Christ died for you – Br. David Vryhof

Br. David Vryhof

John 11:45-53

The gospel passage we have before us today wraps up the greatest miracle story in all of the gospels: Jesus raising Lazarus from the dead.  Other miracles pale in comparison to it, but still, as is so often the case in the gospel accounts, the reactions to this astounding miracle are mixed.  Many of the Jews who witness the miracle come to believe in Jesus.  But others report Jesus’ words and actions to the priests.

Their report prompts an interesting discussion:  Jesus’ increased popularity poses a threat to the chief priests and Pharisees because it risks drawing the attention of the Romans, who, they fear, will crush this populist movement, destroying both their religion and their nation.  There’s no reason to doubt the genuineness of their concern for their faith and for their country, but we must note, too, that the chief priests and Pharisees derive what power they have from Rome, so the threat to their livelihoods, their influence and their social status is real.

Caiaphas, the high priest, has a solution:  Let this one man, Jesus, die for the nation.  The death of Jesus will squelch the movement, he argues, and it is better to have this one man die than to have the whole nation come to destruction.  The evangelist John is quick to point out the irony of the high priest’s statement.  Caiaphas is speaking from a political point of view when he speaks of Jesus dying for the people, suggesting that Jesus die instead of the people.  John, however, understands Caiaphas’ words from a theological point of view.  For John, Jesus dying “for the people” anticipates the voluntary offering of his life that will further God’s plan to save both Jews and Gentiles through Jesus’ death and resurrection.  He will die on behalf of the people, rescuing them from the power of sin and death, and obtaining for them the precious gift of eternal life.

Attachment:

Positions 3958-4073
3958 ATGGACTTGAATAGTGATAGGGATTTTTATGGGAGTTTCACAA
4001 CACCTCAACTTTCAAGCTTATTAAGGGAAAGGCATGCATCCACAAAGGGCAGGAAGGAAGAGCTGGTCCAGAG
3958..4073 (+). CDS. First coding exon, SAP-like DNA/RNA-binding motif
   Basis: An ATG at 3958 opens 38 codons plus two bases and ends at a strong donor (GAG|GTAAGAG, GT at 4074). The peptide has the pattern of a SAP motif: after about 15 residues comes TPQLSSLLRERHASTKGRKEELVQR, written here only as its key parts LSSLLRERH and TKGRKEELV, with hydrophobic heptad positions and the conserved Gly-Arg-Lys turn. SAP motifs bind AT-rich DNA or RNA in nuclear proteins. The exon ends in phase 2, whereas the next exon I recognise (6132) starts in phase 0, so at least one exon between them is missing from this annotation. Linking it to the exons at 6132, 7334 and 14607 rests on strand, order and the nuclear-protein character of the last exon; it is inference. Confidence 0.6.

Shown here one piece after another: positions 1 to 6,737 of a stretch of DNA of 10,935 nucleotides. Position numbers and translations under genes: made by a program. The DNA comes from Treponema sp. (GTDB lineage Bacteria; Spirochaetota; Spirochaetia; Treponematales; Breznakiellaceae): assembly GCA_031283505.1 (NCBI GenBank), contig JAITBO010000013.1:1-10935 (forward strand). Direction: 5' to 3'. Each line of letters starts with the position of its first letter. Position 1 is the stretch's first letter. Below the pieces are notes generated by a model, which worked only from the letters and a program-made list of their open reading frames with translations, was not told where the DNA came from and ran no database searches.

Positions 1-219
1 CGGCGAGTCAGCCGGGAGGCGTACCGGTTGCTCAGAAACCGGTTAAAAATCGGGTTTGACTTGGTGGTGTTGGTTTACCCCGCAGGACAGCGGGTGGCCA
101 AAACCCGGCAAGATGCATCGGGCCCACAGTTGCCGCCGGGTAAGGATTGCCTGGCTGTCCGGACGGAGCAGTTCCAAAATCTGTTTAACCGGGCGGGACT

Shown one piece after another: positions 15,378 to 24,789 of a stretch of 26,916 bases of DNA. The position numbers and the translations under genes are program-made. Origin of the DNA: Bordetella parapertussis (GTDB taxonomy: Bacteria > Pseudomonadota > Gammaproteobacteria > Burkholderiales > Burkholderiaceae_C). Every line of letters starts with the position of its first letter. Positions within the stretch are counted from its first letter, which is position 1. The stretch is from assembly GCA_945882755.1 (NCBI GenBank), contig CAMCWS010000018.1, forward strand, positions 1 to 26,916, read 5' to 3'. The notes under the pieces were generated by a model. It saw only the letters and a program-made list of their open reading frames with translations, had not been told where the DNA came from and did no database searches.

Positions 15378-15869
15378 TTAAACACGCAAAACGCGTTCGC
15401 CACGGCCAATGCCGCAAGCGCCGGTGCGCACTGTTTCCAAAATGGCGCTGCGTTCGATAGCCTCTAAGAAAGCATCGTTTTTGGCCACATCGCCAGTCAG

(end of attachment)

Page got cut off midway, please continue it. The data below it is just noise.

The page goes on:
John sees the Spirit at work here, revealing God’s intention through the words of the high priest.  God’s purpose is to gather up all the dispersed people of God – Gentiles as well as Jews – through this great work of grace.  John explains it this way: “[Caiaphas], being the high priest that year… prophesied that Jesus was about to die for the nation, and not for the nation only, but to gather into one the dispersed children of God.” (Jn 11:51-52).

John’s explanation here recalls Jesus’ earlier statement that he has “other sheep that do not belong to this fold” (Jn 10:16).  Its implication is that the kingdom of God extends beyond the usual national and cultural boundaries of Judaism; God is prepared to welcome “outsiders.”  In the same way, it implies that we may not limit the work of Christ to a particular people or organization, such as the Church, but instead must ask ourselves, “Who are the scattered people for whom Christ died in order that they, too, might be reconciled with God?”  John does not limit the scope of God’s saving grace, and neither must we.

Jesus’ opponents fail to see the power of God manifest in Jesus’ miracle – a power that is stronger than death. They also fail to see what it reveals about God’s purposes and design.  Instead, this miracle is the sign that pushes them over the edge: “From that day on they planned to put him to death.” (Jn 11:53).

Save us from a similar blindness, Lord, and open our eyes to discern the height and breadth and depth of your saving grace in our world.

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